Helping Children Communicate

When my oldest son was a teenager he would come home from school in a sulky and uncommunicative mood. He would usually make a hamburger when he first walked in the door. If I said hi and asked him how his day had been he would say “fine”, cook his burger and take it into his room – clearly letting me know that he was not interested in talking.

I knew that his days had not been going “fine.” His grades had started to drop and I sensed that something difficult had happened with a girl that he liked.

I wanted to figure out a way to help him tell me more about what was going on. Remembering that it was sometimes easier for him to “open up” when I was driving the car or if I was involved doing a task I decided to keep “busy” the next day when he got home. As there was always a lot to do, it wasn’t hard to find something.

The next afternoon while I was occupied completing a thorough scrub of the counter and sink (a job that definitely needed doing) he came in, made his usual burger and decided to eat it at the kitchen table. Happy that he was at least staying nearby I kept my back turned to him and kept cleaning. I waited a bit and then offered a casual “How you doing?” I got back a few mumbles more than the usual “fine.”

Realizing that a few muttered words signified great progress I started cleaning the counter and sink every day when he first walked in the door even when I didn’t need to. I noticed that the scrubbing helped me be more relaxed about “needing” to know everything that was going on. As long as I appeared distracted, relatively uninterested and kept my eyes averted he started to talk more. I listened carefully to everything he said.

Of course the more I heard the more worried I became. I wanted to share lots of opinions as he very gradually complained about teachers and social pressures at his school. I offered a few genuinely empathetic responses such as “Sorry” “Or that sounds tough” but with great effort managed to literally “hold my tongue” and keep relatively quiet.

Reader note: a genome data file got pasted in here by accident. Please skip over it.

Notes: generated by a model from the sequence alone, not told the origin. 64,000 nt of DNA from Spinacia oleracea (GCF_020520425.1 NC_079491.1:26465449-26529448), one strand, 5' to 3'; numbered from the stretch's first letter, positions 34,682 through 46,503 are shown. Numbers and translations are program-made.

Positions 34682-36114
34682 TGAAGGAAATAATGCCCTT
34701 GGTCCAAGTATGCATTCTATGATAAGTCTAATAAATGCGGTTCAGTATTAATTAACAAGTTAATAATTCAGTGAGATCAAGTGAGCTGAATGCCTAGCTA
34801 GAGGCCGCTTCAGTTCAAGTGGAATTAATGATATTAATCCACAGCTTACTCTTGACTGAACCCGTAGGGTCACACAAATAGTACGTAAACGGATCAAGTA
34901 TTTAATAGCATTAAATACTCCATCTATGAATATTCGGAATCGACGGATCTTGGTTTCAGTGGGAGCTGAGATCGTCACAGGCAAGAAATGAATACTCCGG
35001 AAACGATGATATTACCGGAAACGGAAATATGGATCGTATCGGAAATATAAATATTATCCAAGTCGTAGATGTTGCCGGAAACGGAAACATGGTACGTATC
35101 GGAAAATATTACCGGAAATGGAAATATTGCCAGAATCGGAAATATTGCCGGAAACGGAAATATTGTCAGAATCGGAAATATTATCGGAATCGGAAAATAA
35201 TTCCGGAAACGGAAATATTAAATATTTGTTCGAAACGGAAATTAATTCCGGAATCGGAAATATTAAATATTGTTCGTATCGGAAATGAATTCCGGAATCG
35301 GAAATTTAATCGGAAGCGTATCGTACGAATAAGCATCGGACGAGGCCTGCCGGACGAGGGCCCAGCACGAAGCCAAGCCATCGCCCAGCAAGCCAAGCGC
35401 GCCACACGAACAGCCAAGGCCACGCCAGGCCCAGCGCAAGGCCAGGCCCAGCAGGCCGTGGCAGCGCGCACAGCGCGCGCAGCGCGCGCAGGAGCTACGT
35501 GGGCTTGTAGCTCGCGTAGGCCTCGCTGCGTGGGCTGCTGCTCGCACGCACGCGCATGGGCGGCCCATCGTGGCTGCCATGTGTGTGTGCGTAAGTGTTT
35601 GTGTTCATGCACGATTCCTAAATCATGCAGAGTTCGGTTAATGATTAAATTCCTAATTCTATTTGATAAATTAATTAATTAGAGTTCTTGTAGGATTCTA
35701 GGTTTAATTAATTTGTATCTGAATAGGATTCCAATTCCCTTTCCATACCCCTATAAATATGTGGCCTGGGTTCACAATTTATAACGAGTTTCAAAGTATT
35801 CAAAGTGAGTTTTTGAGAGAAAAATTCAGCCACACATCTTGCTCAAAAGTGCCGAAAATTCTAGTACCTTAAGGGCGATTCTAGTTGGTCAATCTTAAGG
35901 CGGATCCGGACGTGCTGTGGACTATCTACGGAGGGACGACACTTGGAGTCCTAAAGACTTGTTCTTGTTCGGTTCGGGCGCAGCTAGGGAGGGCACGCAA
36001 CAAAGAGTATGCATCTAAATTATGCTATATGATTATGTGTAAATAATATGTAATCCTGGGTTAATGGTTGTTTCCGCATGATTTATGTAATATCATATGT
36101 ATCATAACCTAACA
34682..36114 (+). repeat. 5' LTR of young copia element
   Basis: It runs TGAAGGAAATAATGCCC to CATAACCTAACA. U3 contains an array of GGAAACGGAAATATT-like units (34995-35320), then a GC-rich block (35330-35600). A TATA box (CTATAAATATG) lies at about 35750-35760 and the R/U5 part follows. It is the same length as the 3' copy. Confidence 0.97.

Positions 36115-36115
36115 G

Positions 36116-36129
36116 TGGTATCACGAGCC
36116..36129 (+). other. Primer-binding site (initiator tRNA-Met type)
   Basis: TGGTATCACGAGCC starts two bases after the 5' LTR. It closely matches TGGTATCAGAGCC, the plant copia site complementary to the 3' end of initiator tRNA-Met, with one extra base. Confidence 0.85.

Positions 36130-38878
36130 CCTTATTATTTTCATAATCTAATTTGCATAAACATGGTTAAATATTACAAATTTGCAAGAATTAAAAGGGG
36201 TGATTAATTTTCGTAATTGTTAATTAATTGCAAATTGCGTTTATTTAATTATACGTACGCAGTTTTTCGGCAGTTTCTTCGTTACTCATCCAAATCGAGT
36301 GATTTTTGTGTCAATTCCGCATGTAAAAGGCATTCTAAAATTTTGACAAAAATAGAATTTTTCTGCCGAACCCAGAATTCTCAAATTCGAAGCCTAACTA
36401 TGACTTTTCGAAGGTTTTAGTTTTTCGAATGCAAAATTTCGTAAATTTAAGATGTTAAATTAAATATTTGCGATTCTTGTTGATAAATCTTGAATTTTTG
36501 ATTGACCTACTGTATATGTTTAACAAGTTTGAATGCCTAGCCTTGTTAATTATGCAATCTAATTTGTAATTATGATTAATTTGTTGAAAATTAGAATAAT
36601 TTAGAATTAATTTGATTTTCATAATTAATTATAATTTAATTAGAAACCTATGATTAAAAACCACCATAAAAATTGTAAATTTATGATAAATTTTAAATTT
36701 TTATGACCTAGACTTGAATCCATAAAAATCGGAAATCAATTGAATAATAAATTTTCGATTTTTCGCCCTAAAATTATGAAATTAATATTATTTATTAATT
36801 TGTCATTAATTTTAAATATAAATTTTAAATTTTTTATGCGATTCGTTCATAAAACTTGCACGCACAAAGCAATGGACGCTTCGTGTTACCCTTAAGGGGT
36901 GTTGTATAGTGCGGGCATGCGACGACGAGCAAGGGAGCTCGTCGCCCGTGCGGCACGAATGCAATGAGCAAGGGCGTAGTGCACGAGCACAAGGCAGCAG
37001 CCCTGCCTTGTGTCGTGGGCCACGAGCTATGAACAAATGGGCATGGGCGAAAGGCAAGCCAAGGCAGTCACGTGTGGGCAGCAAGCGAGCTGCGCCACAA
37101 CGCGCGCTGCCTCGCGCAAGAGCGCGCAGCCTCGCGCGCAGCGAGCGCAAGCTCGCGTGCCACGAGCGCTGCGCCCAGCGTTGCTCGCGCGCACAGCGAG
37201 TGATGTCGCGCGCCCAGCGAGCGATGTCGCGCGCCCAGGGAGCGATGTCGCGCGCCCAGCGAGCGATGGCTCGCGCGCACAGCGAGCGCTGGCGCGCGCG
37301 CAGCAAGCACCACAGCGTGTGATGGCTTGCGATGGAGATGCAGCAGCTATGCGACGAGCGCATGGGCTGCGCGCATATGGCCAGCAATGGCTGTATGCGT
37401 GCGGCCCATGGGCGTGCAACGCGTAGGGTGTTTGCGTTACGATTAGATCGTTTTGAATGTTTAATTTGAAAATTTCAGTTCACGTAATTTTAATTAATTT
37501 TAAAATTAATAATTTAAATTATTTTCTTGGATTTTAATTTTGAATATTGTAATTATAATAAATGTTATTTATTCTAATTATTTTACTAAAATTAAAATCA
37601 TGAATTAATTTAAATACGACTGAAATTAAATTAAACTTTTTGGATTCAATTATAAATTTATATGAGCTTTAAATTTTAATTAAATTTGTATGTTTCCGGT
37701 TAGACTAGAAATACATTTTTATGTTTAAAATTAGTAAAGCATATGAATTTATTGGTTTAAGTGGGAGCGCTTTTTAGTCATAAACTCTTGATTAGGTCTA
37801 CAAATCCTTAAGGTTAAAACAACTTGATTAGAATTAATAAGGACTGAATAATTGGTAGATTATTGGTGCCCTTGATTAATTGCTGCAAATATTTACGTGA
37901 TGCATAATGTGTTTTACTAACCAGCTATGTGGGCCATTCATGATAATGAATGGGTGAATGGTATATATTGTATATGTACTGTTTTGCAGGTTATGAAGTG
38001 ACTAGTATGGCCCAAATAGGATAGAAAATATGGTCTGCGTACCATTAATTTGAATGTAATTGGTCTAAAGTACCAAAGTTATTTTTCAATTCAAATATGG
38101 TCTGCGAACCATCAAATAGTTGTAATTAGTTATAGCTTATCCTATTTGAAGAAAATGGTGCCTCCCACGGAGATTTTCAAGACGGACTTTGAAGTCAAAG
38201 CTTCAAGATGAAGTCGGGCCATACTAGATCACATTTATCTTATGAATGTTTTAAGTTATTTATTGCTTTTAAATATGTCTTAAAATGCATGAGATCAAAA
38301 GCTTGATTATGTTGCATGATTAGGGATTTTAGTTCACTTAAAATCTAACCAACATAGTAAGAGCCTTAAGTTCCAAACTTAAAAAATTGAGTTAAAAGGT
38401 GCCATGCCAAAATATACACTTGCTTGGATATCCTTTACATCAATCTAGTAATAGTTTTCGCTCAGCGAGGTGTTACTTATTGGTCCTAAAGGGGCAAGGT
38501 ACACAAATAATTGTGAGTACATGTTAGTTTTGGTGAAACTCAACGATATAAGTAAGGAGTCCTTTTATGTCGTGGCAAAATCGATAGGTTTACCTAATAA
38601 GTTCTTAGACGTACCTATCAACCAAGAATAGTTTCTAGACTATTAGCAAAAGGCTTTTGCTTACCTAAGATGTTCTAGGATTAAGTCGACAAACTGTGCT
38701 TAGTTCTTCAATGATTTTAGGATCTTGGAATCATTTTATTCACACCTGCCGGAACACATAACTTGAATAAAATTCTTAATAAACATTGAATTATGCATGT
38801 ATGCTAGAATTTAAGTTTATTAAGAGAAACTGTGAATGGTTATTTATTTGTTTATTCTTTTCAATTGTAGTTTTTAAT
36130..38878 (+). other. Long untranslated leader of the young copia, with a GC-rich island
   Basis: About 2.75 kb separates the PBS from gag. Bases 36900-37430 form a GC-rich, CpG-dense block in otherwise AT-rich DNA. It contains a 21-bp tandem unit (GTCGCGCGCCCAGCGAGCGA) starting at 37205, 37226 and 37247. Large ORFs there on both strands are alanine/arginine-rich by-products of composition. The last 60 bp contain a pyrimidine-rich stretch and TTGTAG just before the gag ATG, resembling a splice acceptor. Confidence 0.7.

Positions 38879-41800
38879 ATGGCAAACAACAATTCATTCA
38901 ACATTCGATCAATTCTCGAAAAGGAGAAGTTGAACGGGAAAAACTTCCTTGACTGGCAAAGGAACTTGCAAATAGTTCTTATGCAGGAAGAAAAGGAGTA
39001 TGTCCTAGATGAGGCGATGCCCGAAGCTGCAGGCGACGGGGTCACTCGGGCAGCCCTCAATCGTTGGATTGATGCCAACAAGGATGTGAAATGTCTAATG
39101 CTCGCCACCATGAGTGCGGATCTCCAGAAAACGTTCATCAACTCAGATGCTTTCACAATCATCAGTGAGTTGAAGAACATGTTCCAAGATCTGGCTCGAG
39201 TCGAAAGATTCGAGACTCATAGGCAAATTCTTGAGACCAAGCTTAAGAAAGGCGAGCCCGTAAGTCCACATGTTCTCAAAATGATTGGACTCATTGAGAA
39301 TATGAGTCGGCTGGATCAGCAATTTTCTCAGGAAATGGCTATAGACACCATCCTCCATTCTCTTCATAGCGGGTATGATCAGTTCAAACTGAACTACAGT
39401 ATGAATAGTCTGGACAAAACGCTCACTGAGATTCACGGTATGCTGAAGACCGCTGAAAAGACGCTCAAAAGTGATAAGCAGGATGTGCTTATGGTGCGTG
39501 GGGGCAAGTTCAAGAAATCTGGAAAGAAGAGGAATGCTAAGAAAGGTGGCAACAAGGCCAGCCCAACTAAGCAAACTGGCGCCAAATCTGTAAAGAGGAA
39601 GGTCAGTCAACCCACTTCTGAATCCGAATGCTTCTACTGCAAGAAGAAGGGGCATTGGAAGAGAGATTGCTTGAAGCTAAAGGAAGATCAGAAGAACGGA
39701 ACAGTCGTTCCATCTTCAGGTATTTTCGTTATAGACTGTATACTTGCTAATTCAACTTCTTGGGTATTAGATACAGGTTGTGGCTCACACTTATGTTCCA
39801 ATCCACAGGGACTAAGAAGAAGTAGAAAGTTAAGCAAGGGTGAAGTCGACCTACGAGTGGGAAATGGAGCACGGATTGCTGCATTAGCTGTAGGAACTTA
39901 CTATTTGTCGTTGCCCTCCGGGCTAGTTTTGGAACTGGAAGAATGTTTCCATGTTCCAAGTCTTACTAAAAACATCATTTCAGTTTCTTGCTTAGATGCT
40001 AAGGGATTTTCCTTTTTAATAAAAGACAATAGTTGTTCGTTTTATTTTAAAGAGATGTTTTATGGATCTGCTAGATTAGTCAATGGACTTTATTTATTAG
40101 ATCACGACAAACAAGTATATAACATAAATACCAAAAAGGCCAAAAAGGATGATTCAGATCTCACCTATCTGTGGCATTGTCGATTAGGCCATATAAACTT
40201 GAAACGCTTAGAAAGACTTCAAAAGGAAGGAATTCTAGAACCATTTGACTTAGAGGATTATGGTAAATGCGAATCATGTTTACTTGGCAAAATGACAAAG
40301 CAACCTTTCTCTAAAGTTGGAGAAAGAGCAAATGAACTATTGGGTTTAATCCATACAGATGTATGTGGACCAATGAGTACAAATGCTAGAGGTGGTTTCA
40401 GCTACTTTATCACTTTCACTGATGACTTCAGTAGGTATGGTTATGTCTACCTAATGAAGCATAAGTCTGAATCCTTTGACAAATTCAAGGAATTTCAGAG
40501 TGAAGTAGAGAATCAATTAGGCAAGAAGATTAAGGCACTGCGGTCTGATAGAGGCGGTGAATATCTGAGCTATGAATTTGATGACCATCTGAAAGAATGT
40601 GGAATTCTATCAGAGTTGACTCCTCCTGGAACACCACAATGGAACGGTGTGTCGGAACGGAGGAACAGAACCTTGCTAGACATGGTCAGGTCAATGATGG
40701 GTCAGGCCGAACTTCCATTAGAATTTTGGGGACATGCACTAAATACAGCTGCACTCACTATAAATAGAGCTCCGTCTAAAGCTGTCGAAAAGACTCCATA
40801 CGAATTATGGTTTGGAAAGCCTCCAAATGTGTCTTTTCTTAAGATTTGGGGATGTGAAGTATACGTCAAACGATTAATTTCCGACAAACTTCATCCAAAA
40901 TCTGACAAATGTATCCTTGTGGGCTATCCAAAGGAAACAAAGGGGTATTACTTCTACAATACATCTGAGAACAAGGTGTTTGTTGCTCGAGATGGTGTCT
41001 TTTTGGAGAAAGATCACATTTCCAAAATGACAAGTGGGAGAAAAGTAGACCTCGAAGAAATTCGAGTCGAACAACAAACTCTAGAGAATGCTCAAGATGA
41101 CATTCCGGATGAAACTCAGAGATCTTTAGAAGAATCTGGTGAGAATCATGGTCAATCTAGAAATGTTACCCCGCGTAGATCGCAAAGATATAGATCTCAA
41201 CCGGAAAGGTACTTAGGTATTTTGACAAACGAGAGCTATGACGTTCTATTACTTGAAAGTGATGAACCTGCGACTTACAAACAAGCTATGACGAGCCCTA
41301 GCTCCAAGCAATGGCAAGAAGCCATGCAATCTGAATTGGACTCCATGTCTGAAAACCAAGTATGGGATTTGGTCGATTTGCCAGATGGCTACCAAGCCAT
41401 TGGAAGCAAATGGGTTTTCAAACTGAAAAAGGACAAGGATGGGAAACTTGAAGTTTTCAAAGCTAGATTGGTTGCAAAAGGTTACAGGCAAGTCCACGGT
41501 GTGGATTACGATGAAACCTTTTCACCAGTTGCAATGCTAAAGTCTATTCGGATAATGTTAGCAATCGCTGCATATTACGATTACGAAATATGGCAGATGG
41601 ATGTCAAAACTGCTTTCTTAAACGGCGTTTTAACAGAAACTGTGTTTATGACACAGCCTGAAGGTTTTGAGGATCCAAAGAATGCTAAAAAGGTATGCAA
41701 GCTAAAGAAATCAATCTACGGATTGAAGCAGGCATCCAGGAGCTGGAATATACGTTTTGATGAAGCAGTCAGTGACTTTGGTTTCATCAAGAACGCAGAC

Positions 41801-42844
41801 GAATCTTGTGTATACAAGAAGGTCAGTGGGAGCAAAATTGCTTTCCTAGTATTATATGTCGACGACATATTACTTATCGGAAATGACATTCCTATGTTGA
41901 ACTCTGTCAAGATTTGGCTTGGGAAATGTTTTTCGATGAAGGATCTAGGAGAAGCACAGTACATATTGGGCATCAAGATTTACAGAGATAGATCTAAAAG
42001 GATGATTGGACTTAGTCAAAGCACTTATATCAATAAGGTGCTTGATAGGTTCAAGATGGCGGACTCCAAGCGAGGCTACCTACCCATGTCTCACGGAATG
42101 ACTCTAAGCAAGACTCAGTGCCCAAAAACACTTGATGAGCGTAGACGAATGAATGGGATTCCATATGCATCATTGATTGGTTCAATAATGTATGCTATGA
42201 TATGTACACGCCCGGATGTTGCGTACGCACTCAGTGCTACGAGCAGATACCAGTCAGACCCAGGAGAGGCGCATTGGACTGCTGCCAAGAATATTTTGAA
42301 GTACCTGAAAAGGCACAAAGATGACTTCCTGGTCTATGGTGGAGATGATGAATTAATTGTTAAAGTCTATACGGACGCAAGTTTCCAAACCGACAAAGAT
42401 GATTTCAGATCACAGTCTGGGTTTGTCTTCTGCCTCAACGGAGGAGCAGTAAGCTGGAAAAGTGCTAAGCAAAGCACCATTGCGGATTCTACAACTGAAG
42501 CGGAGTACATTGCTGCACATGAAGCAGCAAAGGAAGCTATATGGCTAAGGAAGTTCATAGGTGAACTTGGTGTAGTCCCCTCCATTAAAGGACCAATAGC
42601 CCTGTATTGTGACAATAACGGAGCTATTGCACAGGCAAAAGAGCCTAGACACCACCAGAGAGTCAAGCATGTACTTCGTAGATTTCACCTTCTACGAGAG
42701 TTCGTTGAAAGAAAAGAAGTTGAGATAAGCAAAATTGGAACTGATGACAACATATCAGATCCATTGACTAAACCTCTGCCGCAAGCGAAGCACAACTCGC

Every once in a while I asked open ended questions such as, “What was that like?”, “What did everyone else do?” or “What happened after that?” and he would tell me a bit more. Sometimes for no apparent reason he would suddenly head to his room and I would let him go.

After a bunch of listening, opinion free questions and a ridiculously clean kitchen he and I were on better terms and our conversations became easier. I understood a lot more about handling my “urgency” to have things be “better” for him and he was more able to talk about the details of his day and ask for my help. We never sorted everything through but we managed to talk over quite a few things.

I believe my attempts to find ways to “clean the kitchen” ultimately helped him feel less alone and more ready to turn to his family for support, understanding and guidance.

He now has his own family and although technically my stepson we remain very close to this day.